We are still awaiting the arrival of a dozen and a half new feeder calves this week. It looks to me like we pay a premium for feeders over bottle-fed calves, at least in per-pound pricing, but it is worth it to us in terms of time spent on the animals and potential loss. Not only that, we do not have a barn we can designate for the cute little guys. I wish! Then again, if I was bottle-feeding the babies, I would become too attached.
The guy we bought them from has been a terrific asset to us. He is knowledgeable, helpful, and goes out of his way (literally) to help Mike when it comes to two-man jobs. I just don’t have the upper body strength that is required for some things.
For other things, I’m not quite ready to come forward with the ‘want to’. For example, we have a lot of bulls that need to be steers. I hope my city friends remember the difference. I don’t want to be there for their transformations and I don’t want to know exactly how they do it either. I could help, if I had to, though. For those that are curious, check out this site.
Castrating the young bulls is important for several reasons…so I’m told.
The fiestiness of bulls that we picture charging a red cape is calmed with castration. For that reason buyers prefer steers over bulls and reflect that preference in their purchase price. Mature bulls also form their own herds of about twelve members and vie for position as the lead bull for the group. Reducing the numbers to steers can prevent some of the dominance games, like Frack and Bruno still practice from time to time, and their subsequent injuries. Mature bulls have even been known to jump a fence to get to a cow on the other side, something your neighboring farmer may not appreciate much if his prized registered cow is about to be inseminated. And believe it or not, bulls have a stronger susceptiblity to infection than steers.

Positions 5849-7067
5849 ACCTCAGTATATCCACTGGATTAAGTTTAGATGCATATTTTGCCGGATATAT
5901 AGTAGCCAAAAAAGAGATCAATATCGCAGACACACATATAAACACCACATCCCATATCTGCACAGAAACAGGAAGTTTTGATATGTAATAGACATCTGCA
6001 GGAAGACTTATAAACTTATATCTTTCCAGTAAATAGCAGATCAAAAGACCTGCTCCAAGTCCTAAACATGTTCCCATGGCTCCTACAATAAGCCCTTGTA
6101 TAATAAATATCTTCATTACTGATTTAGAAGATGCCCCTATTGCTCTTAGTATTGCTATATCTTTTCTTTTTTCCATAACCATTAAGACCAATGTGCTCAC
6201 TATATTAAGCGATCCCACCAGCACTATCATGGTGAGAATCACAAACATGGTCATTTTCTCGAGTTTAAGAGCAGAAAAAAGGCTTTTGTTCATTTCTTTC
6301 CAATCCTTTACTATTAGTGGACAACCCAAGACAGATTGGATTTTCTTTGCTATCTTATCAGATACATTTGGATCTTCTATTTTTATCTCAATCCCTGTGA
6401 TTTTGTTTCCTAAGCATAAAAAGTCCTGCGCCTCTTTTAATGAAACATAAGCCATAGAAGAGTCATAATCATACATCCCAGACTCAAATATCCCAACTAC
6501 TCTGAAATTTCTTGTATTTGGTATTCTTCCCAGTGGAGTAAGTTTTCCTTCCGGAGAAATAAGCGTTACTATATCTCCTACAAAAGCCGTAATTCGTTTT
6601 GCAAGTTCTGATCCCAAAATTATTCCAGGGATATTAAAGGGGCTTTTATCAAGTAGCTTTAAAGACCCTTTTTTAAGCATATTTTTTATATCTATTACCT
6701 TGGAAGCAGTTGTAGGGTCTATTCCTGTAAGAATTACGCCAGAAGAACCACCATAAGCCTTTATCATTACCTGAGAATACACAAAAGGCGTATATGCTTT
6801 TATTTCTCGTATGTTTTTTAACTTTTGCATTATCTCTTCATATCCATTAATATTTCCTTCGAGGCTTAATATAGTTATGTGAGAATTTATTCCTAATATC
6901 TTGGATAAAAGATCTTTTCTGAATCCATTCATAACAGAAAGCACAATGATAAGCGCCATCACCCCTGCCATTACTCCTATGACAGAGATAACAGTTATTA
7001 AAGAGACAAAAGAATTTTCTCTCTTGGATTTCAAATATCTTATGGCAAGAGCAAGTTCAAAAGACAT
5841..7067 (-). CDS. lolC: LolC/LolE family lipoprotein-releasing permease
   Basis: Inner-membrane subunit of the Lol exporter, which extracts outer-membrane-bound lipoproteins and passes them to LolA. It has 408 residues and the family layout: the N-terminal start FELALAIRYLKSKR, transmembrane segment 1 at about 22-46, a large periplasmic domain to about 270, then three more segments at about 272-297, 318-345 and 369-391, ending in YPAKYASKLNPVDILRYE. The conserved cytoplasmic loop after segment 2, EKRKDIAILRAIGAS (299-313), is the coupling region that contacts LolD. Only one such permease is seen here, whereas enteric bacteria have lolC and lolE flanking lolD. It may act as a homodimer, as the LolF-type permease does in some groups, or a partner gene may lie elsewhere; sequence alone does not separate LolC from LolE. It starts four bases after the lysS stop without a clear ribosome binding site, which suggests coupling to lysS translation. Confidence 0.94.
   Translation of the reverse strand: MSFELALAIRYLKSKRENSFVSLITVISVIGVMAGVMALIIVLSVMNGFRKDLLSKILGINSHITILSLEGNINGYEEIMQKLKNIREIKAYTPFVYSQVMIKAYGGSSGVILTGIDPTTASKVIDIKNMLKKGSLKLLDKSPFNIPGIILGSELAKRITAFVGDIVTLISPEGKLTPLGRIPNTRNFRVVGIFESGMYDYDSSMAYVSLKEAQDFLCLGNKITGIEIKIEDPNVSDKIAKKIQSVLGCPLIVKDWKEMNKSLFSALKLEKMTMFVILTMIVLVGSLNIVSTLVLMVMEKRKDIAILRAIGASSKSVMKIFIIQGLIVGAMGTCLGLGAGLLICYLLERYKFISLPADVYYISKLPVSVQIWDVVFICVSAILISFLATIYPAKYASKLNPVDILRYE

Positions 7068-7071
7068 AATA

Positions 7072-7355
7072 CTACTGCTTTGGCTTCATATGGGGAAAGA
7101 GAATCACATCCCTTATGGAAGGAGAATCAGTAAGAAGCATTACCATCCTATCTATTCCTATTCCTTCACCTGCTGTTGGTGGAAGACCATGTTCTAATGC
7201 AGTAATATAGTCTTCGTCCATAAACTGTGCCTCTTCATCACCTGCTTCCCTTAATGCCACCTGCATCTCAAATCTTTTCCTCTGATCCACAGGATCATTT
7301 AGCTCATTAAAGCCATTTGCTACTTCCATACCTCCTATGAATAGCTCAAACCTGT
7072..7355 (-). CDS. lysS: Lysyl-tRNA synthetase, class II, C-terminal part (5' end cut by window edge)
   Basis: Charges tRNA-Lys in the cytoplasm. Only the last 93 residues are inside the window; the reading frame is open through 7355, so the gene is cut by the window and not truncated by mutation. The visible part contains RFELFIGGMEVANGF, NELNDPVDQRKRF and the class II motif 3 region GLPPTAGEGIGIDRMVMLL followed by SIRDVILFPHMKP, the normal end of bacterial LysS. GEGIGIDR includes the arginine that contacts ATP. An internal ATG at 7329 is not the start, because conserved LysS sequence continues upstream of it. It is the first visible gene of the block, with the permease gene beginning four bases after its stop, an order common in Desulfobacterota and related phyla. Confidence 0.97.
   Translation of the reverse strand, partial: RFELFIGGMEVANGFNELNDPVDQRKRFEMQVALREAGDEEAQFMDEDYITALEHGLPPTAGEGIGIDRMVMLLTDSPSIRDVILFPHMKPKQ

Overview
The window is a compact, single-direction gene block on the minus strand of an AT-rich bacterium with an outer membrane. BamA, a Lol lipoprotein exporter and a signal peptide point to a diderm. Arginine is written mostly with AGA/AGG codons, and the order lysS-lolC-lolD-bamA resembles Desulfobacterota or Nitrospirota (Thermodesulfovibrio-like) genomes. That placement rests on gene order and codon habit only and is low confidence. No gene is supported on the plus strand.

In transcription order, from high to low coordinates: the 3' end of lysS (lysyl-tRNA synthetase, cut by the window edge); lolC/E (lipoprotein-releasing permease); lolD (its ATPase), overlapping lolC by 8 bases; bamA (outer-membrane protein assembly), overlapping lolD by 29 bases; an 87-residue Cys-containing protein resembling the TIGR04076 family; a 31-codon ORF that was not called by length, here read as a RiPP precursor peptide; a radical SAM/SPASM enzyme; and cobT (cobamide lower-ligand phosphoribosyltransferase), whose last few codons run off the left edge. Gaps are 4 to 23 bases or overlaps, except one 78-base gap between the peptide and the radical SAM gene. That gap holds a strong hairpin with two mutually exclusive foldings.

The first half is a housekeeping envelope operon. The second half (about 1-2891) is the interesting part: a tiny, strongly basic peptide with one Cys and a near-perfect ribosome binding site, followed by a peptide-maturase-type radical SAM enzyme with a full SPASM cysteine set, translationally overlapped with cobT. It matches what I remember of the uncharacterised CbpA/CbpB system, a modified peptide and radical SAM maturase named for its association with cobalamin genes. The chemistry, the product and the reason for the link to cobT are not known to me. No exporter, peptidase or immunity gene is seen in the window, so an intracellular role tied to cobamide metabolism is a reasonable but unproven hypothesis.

Ok, so now you know what I’ve learned and in this regard, reality really bites. For one thing, I have to face the fact that no matter how much I tell myself we are raising breeders, a good number of the calves are bound to be t-bone steak at someone’s summer barbeque next year. I know that my four calves will not, they were specifically chosen with breeding in mind (they are Charolais and Guernsey males and females).
A couple of the others will also make good breeding pairs as replacements in the herd or will be sold as breeders to some farmer wanting his own replacements. Frick and Frack, our beautifully marked Jersey bulls might even sell to a local dairyman. That’s a job Frack would love, since I don’t think he has tired of trying to mount Bruno.
An alternative to physically cutting the bulls; however, is what Mike and the seller plan. While there is much discussion about tetanus susceptibility in banded bulls, the method is commonly used in this area.
As squeamish as I am about the whole idea, I can imagine how the typical city fella would cringe at the thought. It is just one of the not-so-pleasant aspects of farming, but a necessity all the same.
Nevertheless, I plan to avoid the cow shed that day. Maybe it’s a good thing I’m laid up with my bad ankle. When it comes to castrating the bulls, I’ll happily leave the ball in Mike’s court (so to speak).